To tour the Oregon Historic District is to relive
the history of Dayton through the evidence of its architectural heritage.
In 1810, Dayton was a small community of 383 persons living on the
banks of the Great Miami River. There was no Oregon, no Miami-Erie Canal,
just a meandering gully to the east where the canal would eventually be
constructed. This gully flowed south from the Mad River to a point just
below the town where it joined the Great Miami. The only establishment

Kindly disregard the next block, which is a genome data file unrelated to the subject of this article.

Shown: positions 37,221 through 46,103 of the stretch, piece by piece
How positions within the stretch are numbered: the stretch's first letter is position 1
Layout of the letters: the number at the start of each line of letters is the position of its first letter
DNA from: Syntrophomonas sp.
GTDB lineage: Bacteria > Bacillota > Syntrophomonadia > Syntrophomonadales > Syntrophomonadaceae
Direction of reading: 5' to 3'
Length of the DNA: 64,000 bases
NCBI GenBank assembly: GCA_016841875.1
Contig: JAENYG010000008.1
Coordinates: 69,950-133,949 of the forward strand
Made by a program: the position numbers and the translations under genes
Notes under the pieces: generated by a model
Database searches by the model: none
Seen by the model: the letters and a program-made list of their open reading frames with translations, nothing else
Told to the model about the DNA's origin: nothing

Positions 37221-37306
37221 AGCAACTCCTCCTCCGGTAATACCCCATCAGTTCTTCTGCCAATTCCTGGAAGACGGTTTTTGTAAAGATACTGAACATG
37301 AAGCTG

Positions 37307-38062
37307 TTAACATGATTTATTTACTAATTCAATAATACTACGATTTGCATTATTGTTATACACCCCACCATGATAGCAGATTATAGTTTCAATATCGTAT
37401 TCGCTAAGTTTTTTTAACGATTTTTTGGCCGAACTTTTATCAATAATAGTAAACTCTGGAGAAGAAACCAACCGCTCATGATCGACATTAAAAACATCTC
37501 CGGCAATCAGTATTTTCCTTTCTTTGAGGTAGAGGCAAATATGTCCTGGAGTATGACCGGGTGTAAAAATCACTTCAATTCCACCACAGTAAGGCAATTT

east of here was a sawmill located near East Fifth and Wyandot Streets.
South of this, near East Sixth Street, was a sawmill ground.
In May, 1815, Daniel C. Cooper, the proprietor of Dayton, laid out the
original outlots to the east including the area which would become Oregon.
On July 8, 1829, the first Oregon plat was recorded by Brainard Smith et
al for 27 building lots bounded by East Fifth, Jackson and sides of East
Sixth Street. John Van Cleve., local resident, wrote that that property in
Dayton was selling "very high" - noting that these 27 building lots had
sold for the grand total of $2,200.